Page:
The ageing process naturally affects your hearing but other factors can have subtle or sudden effects. It’s a good idea to keep track of these changes but we understand that it is not always easy to recognise your symptoms or know what type of hearing loss you might have.
The first signs are when a person begins to feel uncomfortable with a conversation in a noisy environment such as a restaurant or at a family meal.
It is then to the sound of the telephone or the television to appear too low. Presbycusis can also be manifested by distorted sounds and misinterpreted words.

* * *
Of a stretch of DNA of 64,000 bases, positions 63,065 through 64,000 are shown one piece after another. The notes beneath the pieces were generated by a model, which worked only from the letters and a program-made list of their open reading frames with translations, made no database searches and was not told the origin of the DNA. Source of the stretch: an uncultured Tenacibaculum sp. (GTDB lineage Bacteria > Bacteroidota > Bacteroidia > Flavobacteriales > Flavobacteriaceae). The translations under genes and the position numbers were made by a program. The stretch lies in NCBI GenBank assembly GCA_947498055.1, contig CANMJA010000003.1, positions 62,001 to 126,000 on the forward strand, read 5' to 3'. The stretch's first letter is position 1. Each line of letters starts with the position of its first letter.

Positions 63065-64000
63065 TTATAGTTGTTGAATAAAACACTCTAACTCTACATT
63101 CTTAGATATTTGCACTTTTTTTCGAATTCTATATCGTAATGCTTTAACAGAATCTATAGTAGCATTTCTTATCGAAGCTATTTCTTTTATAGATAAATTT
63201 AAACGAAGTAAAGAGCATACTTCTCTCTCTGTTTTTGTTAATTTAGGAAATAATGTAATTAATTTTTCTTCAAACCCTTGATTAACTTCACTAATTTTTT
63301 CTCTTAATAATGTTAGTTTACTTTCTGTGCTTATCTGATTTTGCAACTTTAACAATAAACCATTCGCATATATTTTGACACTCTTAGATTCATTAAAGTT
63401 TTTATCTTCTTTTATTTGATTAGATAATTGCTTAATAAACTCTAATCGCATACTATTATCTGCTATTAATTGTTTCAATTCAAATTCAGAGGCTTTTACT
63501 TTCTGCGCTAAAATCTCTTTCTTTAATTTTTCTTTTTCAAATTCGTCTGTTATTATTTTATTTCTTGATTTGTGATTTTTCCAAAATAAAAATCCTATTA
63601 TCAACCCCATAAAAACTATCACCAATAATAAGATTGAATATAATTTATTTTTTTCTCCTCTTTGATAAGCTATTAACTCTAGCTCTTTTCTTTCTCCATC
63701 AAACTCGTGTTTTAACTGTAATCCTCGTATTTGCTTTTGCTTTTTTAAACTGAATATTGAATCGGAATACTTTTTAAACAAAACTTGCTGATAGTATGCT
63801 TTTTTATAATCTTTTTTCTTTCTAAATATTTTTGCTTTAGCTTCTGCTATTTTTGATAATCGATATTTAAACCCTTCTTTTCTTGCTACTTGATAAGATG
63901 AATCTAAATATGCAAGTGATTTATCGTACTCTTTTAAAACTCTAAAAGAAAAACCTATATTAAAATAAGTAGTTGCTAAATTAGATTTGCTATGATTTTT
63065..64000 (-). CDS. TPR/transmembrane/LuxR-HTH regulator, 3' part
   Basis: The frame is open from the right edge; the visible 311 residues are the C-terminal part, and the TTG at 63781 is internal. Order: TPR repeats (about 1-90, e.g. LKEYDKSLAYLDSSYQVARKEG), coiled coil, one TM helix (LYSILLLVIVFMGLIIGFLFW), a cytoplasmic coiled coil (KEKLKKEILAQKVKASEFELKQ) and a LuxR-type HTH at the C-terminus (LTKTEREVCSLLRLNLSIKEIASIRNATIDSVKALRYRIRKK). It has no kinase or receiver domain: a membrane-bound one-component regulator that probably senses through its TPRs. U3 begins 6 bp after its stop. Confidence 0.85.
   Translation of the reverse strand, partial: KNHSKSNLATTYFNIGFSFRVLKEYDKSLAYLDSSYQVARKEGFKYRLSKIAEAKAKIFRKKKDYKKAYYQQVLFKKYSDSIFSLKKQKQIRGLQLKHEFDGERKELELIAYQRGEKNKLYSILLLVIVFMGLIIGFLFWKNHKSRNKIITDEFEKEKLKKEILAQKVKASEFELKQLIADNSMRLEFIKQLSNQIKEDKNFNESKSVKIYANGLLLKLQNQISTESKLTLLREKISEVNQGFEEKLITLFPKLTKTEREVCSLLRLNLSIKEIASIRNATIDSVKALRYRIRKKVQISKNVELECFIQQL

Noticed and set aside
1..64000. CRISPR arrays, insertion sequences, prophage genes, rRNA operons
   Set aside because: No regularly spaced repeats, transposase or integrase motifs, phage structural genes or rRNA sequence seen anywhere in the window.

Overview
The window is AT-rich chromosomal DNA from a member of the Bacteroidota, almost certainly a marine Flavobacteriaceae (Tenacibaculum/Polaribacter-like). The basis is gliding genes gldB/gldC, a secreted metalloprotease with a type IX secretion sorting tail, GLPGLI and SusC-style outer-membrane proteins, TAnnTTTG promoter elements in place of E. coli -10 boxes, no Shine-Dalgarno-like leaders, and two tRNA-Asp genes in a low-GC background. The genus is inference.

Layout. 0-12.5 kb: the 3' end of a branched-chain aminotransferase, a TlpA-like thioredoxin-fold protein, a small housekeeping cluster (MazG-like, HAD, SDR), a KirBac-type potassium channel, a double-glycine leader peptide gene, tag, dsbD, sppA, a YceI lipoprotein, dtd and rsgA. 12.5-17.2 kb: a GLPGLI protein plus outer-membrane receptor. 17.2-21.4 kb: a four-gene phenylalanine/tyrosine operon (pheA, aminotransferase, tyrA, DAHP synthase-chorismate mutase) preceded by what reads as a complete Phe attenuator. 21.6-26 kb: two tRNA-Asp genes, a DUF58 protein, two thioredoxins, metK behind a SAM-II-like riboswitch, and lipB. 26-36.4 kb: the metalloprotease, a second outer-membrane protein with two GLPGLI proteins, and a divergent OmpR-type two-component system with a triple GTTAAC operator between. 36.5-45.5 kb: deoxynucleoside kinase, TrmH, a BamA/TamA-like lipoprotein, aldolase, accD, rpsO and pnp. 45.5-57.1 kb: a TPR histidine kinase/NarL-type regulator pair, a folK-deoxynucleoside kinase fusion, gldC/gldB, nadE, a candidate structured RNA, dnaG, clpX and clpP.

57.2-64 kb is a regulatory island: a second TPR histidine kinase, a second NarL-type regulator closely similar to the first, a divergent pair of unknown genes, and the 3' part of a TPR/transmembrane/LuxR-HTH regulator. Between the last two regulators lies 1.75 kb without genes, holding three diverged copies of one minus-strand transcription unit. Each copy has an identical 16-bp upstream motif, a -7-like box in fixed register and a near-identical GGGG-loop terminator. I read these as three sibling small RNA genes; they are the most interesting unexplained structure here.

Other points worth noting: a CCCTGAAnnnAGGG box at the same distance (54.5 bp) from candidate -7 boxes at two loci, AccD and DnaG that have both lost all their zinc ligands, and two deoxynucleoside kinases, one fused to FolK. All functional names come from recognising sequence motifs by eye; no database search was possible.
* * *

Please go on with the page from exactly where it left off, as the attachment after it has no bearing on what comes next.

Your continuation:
Presbycusis is in any case not to be taken lightly. It can make daily life much more complicated, represent inconveniences, even obvious risks, but also be at the root of a decrease in the number and frequency of the social activities of the person.
Presbycusis people are not deaf as such. They continue to hear bass sounds, but high-pitched sounds are hard to distinguish. This is especially true for childish and feminine voices, whispers and some "whistling" consonants (S, Z, CH or V or F).
A person suffering from presbycusis will also have more trouble distinguishing reverberant sounds and will complain more often about tinnitus.
It is best to take action on your loss and consider hearing aids. This allows you to adapt more quickly and have a better listening comfort and on the other hand, to slow the progression of hearing loss and the maintenance of cognitive functions of the brain.